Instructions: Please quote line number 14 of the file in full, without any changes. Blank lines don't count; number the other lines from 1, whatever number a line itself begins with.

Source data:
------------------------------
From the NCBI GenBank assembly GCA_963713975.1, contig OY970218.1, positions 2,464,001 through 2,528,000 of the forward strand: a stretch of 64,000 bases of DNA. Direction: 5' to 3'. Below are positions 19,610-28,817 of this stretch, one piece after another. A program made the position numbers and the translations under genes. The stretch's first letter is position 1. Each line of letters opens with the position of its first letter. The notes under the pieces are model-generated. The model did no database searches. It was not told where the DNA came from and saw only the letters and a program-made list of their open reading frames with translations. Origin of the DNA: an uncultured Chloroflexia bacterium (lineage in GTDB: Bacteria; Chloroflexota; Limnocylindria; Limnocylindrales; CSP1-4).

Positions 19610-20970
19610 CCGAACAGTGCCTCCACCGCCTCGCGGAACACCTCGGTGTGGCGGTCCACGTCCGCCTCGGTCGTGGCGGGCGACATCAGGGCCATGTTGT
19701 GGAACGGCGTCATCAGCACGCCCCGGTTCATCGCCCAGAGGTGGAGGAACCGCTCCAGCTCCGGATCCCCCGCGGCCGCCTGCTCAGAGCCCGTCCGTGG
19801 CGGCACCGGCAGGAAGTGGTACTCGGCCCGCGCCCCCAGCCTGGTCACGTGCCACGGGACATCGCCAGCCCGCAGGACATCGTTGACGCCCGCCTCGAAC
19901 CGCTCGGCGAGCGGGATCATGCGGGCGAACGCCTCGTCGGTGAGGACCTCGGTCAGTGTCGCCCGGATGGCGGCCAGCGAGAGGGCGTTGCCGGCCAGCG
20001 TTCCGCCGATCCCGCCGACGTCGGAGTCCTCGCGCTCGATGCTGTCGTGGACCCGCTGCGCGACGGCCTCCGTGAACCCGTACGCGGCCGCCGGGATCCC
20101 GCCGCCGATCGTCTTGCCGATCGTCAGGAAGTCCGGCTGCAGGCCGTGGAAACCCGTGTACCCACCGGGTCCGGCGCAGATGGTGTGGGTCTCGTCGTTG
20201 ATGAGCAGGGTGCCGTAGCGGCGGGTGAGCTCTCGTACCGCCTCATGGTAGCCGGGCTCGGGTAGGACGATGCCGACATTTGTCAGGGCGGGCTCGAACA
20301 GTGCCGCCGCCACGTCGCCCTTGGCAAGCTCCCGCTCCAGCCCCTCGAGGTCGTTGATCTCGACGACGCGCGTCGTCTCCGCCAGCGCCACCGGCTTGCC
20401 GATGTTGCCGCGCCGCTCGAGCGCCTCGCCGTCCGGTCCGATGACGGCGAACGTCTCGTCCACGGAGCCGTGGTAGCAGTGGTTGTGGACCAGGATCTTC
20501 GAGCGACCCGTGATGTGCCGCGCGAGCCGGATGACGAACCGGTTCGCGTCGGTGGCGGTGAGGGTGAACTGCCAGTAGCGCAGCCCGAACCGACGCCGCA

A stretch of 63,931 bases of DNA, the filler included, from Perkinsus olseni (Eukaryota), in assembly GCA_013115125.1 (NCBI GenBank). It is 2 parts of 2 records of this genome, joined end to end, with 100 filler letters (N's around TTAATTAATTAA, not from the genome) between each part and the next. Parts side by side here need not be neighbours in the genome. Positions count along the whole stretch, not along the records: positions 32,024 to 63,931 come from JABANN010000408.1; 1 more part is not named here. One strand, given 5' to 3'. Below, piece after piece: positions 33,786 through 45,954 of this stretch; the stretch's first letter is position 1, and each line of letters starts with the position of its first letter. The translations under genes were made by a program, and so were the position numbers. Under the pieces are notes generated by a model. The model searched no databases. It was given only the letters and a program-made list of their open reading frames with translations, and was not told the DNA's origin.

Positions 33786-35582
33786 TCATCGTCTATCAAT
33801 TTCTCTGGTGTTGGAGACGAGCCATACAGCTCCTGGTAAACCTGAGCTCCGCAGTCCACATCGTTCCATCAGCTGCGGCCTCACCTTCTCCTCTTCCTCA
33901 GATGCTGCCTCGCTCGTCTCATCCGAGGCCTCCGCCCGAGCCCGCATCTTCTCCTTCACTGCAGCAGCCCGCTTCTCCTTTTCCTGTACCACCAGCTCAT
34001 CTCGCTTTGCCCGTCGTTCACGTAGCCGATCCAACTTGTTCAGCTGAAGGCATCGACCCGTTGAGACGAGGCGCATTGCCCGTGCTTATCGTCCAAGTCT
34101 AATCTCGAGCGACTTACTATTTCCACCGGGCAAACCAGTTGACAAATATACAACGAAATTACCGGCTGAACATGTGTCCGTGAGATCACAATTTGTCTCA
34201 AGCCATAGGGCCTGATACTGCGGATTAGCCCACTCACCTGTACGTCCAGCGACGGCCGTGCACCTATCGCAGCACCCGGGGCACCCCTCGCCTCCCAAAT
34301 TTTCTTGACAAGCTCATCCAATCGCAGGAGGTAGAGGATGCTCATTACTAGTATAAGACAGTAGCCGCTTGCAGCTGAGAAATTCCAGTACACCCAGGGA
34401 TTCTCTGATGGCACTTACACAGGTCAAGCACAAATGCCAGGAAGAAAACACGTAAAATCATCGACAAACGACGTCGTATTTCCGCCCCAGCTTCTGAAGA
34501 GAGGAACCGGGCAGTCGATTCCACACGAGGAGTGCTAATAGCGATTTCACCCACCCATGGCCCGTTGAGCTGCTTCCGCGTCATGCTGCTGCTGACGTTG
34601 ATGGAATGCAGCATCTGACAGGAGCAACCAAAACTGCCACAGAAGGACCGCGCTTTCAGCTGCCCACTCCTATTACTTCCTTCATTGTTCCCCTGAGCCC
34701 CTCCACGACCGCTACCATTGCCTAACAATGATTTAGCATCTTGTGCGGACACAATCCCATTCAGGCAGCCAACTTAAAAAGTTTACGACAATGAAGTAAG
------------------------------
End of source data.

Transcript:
Positions 33786-35582